When I hear democracy-export advocates talk about their plans and aspirations, whether in government or in the NGO think-tank world without, it reminds me of the tone, though of course not with the identical vocabulary, of what meetings in Methodist church basements must have sounded like as missionaries in the mid- to late-19th century were about to head off to fulfill their sacred duties to save the heathens in China. We sometimes worry about mission creep, and rightly so. But what we should be worrying about more broadly, as Lawrence Husick once shrewdly quipped to me, is missionary creep—a version of which infests the infernally silly “debate” we are now having about democracy in Egypt.

July 14, 2013admin 11 Comments »
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Lessons in Obedience

Nick B. Steves schools the Pope.

July 9, 2013admin No Comments »
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Gnon Obvious

How can you define what is “real”, or have an “idea”, without deciding whether or not God exists?

— Chevalier de Johnstone (here)

June 19, 2013admin 27 Comments »
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Gnon-Theology and Time

A discussion of Gnon-Theology and Time deserves a preface, on Gnon-Theology, but there are several reasons to leap-frog that. Most obviously, it would be yet another prologue to an introduction to the first part of a promised series, and readers of this blog are quite probably thoroughly saturated (to the point of mild nausea) with that. It’s a cognitive disease, and it would be presumptuous to expect anybody else to take the same morbid interest in backward cascades that this blog does.

The more interesting reason to avoid prefacing the question of time, along any avenue of investigation, is that such methodical precautions are grave errors in this case. There is nothing more basic than time, or preliminary to it. In naming a preface or prologue, it is already introduced.  Time is a problem that cannot be conceptually pre-empted.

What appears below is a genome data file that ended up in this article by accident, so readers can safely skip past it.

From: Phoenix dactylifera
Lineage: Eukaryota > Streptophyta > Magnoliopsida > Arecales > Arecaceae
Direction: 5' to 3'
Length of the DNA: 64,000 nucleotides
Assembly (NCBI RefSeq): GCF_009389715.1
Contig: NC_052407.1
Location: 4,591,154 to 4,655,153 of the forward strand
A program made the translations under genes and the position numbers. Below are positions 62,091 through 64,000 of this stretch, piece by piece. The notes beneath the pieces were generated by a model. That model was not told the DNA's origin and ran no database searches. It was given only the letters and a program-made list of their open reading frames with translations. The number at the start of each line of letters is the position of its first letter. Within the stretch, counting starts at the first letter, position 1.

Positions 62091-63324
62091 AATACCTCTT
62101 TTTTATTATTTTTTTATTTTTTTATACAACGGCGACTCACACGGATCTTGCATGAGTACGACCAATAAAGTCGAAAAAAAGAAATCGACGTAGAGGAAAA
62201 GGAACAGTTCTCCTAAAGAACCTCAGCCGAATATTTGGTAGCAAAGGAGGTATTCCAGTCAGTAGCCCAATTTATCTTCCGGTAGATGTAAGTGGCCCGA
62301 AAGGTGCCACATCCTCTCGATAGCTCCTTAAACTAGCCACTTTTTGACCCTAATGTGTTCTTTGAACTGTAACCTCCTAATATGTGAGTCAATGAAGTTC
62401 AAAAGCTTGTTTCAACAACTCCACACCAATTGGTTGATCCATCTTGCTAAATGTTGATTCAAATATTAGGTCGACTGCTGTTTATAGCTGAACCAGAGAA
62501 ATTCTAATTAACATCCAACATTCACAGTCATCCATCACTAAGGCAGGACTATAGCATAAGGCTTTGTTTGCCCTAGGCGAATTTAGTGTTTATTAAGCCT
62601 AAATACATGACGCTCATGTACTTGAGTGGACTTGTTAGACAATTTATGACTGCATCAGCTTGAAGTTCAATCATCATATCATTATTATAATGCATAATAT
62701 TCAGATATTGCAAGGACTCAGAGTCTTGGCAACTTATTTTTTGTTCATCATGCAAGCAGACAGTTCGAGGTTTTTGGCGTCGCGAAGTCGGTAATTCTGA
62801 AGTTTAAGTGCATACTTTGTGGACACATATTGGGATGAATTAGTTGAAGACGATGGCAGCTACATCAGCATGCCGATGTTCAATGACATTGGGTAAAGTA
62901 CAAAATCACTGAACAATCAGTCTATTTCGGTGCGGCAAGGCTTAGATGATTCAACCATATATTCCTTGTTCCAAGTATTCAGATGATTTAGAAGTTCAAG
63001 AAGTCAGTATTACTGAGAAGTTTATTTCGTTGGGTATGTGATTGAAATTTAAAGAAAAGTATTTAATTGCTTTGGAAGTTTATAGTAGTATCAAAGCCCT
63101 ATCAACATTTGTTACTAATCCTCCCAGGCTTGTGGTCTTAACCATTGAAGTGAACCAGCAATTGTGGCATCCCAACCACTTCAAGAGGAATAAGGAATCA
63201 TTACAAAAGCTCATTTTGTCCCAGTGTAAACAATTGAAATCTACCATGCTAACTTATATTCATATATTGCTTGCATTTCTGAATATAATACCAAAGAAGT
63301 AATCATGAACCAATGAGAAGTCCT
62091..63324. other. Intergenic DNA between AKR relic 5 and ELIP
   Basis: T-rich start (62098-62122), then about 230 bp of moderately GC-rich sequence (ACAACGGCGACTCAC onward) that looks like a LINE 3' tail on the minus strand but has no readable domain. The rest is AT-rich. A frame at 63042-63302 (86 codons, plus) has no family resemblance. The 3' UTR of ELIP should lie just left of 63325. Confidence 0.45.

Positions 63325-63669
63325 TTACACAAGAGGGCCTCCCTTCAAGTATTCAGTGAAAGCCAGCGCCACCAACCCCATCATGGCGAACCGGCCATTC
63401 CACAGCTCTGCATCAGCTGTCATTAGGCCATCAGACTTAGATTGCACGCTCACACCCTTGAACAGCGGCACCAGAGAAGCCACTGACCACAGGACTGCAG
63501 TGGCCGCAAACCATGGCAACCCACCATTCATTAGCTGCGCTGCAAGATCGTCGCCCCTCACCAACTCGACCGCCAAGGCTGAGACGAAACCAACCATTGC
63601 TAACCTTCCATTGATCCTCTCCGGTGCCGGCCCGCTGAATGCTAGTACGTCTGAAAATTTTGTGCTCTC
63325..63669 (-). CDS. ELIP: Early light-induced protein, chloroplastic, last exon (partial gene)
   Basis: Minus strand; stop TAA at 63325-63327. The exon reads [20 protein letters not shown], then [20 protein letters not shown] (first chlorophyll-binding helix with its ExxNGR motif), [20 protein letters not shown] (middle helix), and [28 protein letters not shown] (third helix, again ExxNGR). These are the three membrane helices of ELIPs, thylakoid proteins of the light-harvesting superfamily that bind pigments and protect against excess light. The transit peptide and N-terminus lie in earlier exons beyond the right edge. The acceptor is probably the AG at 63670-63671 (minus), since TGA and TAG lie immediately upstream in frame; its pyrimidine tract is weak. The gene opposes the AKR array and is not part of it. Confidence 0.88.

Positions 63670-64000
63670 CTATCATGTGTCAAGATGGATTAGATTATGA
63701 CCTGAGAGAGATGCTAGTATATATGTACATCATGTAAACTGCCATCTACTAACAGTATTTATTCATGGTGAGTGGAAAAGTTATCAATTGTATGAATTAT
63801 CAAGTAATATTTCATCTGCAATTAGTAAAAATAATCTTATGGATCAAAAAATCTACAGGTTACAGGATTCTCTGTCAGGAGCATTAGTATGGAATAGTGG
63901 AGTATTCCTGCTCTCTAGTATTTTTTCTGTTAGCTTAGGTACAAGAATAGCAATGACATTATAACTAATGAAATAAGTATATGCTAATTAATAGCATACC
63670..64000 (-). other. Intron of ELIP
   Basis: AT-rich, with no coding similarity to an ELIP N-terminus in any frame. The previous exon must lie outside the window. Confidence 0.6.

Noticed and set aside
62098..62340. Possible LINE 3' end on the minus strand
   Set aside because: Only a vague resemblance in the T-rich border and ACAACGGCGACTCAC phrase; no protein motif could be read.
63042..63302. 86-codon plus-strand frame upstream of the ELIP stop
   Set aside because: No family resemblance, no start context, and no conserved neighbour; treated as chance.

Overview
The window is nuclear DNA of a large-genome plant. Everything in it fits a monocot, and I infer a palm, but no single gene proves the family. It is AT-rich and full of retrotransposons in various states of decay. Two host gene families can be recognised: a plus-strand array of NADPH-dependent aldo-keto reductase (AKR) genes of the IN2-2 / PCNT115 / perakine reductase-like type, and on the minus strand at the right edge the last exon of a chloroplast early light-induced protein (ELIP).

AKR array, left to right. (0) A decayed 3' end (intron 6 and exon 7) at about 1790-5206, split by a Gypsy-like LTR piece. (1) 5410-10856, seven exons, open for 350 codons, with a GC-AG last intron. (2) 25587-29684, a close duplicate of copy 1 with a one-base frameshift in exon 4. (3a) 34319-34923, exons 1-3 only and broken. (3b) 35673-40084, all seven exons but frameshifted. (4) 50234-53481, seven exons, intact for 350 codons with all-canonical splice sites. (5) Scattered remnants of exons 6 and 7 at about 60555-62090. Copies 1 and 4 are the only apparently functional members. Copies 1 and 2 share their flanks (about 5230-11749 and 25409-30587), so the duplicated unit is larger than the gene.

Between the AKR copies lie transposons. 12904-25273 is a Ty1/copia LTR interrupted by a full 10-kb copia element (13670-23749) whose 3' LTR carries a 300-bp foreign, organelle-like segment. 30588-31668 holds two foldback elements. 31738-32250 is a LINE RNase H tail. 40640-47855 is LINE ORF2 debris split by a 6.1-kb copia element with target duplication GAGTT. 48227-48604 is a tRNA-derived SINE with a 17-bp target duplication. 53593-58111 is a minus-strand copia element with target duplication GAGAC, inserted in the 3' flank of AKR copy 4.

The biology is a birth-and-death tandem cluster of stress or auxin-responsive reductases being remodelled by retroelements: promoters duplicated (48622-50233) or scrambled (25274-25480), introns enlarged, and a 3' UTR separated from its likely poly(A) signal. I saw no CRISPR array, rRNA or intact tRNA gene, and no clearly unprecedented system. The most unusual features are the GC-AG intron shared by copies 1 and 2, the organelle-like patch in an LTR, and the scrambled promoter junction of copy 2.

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June 16, 2013admin 52 Comments »
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The Cult of Gnon

Prompted by Surviving Babel, The Arbiter of the Universe asks: “Who speaks for reaction?”
Nick B. Steves replies: “Nature… or Nature’s God… or both.” (Jim succinctly comments.)

“Nature or Nature’s God” is an expression of special excellence, extracted (with subtle modification) from America’s Declaration of Independence. For Steves, it is something of a mantra, because it enables important things to be said in contexts where, otherwise, an interminable argument would first need to be concluded. Primarily, and strategically, it permits a consensual acceptance of Natural Law, unobstructed by theological controversy. Agreement that Reality Rules need not be delayed until religious difference is resolved (and avoidance of delay, positively apprehended, is propulsion).

“Nature or Nature’s God” is not a statement, but a name, internally divided by tolerated uncertainty. It has the singularity of a proper name, whilst parenthesizing a suspended decision (Pyrrhonian epoche, of which much more in a future post). It designates rigidly, but obscurely, because it points into epistemological darkness — naming a Reality that not only ‘has’, but epitomizes identity, whilst nevertheless, for ‘the sake of argument’, eluding categorical identification. Patient in the face (or facelessness) of who or what it is, ‘we’ emerge from a pact, with one basic term: a preliminary decision is not to be demanded. It thus synthesizes a select language community, fused by the unknown.

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May 30, 2013admin 95 Comments »
FILED UNDER :Arcane , Cosmos